As the concentration of carbon dioxide in the atmosphere passes a landmark value, Imperial scientists take stock of implications for our climate.
The concentration of carbon dioxide (CO2) gas in the Earth's atmosphere passed 400ppm (parts per million) according to the Mauna Lao Observatory in Hawaii in the Pacific Ocean, where researchers have been recording levels of CO2 in the atmosphere since 1957.
Climate scientists are worried that increasing levels of CO2 will cause average global temperatures to rise which will have a significant impact on the planet's climate system.
Two experts from Imperial College London explain the science and what this means for the earth's climate:
- Professor Sir Brian Hoskins FRS, Director of the Grantham Institute for Climate Change, and
- Professor Joanna Haigh FRS, Atmospheric physicist and Head of the Department of Physics at Imperial College London
How are CO2 and the climate linked?
Professor Joanna Haigh (JH): The Earth's surface is warmed by radiation absorbed from the Sun, this energy is emitted into the atmosphere as heat radiation. Here some gases, such as naturally occurring CO2, prevent this heat escaping back into space, which keeps the planet warm. This is known as the greenhouse effect. More CO2 traps more heat, and global temperatures go up.
Why take measurements at the Mauna Loa Observatory?
Professor Sir Brian Hoskins (BH): If you sampled CO2 in an urban area, we would have passed 400ppm some time ago, but the Mauna Loa observatory is on a volcanic island in the middle of the Pacific Ocean. CO2 mixes with other gases high up in the atmosphere so across the globe its level is fairly similar and the measurements on this remote island are more representative of the global average.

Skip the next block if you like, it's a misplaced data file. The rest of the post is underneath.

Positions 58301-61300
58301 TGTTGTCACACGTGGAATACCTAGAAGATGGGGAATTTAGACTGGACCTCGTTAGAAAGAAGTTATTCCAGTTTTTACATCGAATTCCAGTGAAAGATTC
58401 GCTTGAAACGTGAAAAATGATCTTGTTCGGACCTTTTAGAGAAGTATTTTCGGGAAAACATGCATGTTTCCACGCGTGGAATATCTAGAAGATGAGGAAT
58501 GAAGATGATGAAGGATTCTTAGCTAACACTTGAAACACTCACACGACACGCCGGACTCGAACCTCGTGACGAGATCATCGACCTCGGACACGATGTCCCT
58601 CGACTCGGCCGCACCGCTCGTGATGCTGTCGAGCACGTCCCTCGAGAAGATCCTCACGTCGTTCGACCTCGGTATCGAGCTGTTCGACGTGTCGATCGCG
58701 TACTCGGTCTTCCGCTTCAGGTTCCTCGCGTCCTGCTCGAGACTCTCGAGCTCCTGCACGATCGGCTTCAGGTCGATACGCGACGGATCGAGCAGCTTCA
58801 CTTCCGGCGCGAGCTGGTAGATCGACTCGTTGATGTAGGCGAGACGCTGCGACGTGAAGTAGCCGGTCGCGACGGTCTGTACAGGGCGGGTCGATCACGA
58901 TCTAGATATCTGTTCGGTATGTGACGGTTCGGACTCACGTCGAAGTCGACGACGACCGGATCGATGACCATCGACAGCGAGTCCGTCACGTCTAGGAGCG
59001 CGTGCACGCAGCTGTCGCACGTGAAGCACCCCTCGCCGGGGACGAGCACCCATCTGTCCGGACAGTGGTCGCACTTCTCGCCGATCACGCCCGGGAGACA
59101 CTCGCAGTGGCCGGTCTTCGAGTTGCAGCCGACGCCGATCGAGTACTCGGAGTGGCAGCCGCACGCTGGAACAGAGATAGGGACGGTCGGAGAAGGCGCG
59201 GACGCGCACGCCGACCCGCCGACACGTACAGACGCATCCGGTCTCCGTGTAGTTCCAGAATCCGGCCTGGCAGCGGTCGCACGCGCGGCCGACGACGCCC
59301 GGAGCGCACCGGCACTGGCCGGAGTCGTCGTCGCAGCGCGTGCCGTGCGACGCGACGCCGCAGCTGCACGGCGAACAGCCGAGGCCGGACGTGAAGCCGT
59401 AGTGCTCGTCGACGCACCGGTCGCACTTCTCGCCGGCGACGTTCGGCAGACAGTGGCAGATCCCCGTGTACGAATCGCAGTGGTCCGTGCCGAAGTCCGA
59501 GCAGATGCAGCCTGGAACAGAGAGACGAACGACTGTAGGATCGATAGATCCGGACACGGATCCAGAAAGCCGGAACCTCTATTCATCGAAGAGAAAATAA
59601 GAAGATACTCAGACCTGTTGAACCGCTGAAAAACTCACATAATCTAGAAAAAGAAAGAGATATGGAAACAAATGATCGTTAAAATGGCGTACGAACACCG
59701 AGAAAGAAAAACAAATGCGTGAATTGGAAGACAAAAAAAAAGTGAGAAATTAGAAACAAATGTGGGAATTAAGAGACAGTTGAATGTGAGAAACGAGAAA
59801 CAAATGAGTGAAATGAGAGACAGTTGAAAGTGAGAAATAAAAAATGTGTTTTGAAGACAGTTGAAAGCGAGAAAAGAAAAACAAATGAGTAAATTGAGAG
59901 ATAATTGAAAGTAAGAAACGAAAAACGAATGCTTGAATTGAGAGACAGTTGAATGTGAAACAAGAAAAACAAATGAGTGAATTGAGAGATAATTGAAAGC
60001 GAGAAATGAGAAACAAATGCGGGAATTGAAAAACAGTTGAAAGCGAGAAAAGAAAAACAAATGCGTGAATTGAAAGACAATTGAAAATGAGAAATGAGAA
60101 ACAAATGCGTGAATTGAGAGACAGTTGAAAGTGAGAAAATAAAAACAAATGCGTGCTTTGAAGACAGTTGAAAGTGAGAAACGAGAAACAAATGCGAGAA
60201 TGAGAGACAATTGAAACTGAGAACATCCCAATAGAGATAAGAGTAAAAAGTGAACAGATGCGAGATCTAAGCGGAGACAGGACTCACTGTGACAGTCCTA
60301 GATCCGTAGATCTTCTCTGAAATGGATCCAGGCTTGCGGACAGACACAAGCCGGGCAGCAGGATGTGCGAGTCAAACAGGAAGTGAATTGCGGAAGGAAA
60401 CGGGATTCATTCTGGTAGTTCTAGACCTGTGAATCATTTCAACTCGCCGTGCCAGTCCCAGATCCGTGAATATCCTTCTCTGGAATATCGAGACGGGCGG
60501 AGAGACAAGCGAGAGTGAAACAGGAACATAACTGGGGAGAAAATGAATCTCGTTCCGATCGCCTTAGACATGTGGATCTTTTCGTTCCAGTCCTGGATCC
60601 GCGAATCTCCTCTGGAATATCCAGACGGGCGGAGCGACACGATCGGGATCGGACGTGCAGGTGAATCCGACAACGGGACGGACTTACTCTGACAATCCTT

Why is 400ppm of CO2 in the atmosphere significant?
JH: In itself the value 400ppm of CO2 has no particular significance for the physics of the climate system: concentration levels have been in the 300s for so long and now we've passed the 400 mark. However, this does give us the chance to mark the ongoing increase in CO2 concentration and talk about why it's a problem for the climate.
Have we reached this level sooner than you would have expected?
BH: Actually, looking at records since 1957 it's not unexpected. I had hoped that international climate negotiations would have constrained CO2 emissions more successfully, but CO2 levels have been consistently rising by about two parts per million per year for the past 20 or so years.
When did we last see CO2 levels this high? What was the climate like then?
BH: The last time in the Earth's history when we saw similar levels of CO2 in the atmosphere was probably about 4.5 million years ago when the world was warmer on average by three or four degrees Celsius than it is today.
There was no permanent ice sheet on Greenland, sea levels were much higher, and the world was a very different place, although not all of these differences may be directly related to CO2 levels.
Can we expect CO2 levels to rise much higher?
BH: We'll certainly see them rise higher than they are now. Given current human activity, levels of CO2 could be near 800ppm by end of Century.
Unless as a society we devise ways to remove CO2 directly from atmosphere, such as through negative emissions technologies, we're going to be stuck with a very slow decrease of CO2 from peak levels, and everybody will have to deal with the implications of global warming.
What does this mean for global warming?
JH: There is no doubt that the average global temperature will continue to increase. Unless swift action is taken to reduce CO2 emissions the planet will warm by more than two degrees Celsius, which is the temperature threshold that scientists are worried about.
How this climate change is distributed across the globe and what the local effects are is much more difficult to predict. It seems likely that weather patterns will shift, so the Mediterranean will get hotter and drier whereas northern Europe will get wetter but we can be far less certain about this than what the average global effect will be.